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Univision, Telemundo, and the Rise of Spanish-Language Television in the United States$
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Craig Allen

Print publication date: 2020

Print ISBN-13: 9781683401643

Published to Florida Scholarship Online: May 2021

DOI: 10.5744/florida/9781683401643.001.0001

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PRINTED FROM FLORIDA SCHOLARSHIP ONLINE (www.florida.universitypressscholarship.com). (c) Copyright University Press of Florida, 2021. All Rights Reserved. An individual user may print out a PDF of a single chapter of a monograph in FLASO for personal use.date: 26 September 2021

The Golden Age

The Golden Age

Chapter:
(p.106) 5 The Golden Age
Source:
Univision, Telemundo, and the Rise of Spanish-Language Television in the United States
Author(s):

Craig Allen

Publisher:
University Press of Florida
DOI:10.5744/florida/9781683401643.003.0006

Period: 1976–1986. The most radiant period in Spanish- language television ensues when SIN’s satellite links provide the U.S. vast international programming. SIN is chief affiliate of Azcárraga Milmo’s multinational network he names “Univision.” Ignoring Fouce’s lawsuit, Anselmo consolidates control. Without competition, turning profits, and freed of Azcárraga’s grip, he pushes numerous initiatives, many unorthodox. His hunger strike in New York obtains a prized World Trade Center transmitting site. Using names of fictitious characters, his letters to the FCC win needed satellite relays. He launches the first Spanish-language network news. Headed by Gustavo Godoy, the newscast excels until Televisa, and its head Jacobo Zabludovsky, attempt its takeover. In the largest-ever mutiny in a U.S. newsroom, Godoy and dozens of news personnel resign. They force Televisa’s retreat. However, a ten-year “golden age” ends with the removal of Anselmo, Azcárraga, and others, and the demise of Spanish International.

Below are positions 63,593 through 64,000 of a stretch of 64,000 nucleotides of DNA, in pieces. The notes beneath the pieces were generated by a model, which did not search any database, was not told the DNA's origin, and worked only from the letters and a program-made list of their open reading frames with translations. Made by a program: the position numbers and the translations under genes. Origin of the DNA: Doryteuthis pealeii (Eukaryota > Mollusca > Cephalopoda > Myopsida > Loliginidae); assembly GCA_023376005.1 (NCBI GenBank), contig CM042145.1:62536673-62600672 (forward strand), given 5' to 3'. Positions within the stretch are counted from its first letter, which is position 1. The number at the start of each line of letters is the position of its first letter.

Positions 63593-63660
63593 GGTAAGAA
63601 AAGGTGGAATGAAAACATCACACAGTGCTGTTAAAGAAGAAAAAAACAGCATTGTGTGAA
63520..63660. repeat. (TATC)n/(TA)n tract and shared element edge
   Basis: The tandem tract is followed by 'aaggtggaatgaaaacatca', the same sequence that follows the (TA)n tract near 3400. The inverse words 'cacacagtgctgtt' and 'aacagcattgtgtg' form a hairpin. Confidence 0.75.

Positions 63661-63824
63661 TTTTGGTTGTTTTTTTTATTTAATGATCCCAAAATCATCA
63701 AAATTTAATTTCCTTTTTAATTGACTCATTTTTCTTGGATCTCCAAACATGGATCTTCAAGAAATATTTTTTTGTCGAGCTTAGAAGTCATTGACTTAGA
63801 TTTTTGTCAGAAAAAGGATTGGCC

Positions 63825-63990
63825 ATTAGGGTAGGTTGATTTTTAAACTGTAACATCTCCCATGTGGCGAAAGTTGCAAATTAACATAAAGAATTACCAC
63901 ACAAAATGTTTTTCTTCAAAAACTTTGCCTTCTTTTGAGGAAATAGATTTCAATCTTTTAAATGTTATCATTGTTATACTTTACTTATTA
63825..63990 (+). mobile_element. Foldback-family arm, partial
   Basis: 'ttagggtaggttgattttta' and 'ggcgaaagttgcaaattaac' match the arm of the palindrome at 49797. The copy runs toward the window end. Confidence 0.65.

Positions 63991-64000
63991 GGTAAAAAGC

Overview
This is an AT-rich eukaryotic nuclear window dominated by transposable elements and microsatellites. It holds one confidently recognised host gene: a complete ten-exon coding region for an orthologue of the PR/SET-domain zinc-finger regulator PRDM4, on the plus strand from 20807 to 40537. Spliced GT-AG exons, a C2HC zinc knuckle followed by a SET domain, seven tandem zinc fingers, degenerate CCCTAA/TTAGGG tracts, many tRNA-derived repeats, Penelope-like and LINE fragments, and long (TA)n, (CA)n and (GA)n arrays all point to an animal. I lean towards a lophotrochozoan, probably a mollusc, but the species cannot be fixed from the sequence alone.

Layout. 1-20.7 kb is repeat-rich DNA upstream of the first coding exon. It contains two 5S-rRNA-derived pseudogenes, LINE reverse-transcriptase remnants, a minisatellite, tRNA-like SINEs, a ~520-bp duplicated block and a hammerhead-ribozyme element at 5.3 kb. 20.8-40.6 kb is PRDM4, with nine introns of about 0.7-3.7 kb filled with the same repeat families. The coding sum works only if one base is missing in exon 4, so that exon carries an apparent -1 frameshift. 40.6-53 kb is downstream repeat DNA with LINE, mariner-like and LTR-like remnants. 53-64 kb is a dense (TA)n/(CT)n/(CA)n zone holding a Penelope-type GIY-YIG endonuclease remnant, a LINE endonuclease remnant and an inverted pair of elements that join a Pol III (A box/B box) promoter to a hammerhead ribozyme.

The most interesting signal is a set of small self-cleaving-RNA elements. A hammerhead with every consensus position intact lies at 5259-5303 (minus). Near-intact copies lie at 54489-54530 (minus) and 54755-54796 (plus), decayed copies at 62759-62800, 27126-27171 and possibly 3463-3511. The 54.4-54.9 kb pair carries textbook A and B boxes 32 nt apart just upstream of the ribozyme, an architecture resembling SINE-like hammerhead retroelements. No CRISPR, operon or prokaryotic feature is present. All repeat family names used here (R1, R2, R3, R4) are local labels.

Keywords:   Gustavo Godoy, Jacobo Zabludovsky, Spanish-language television

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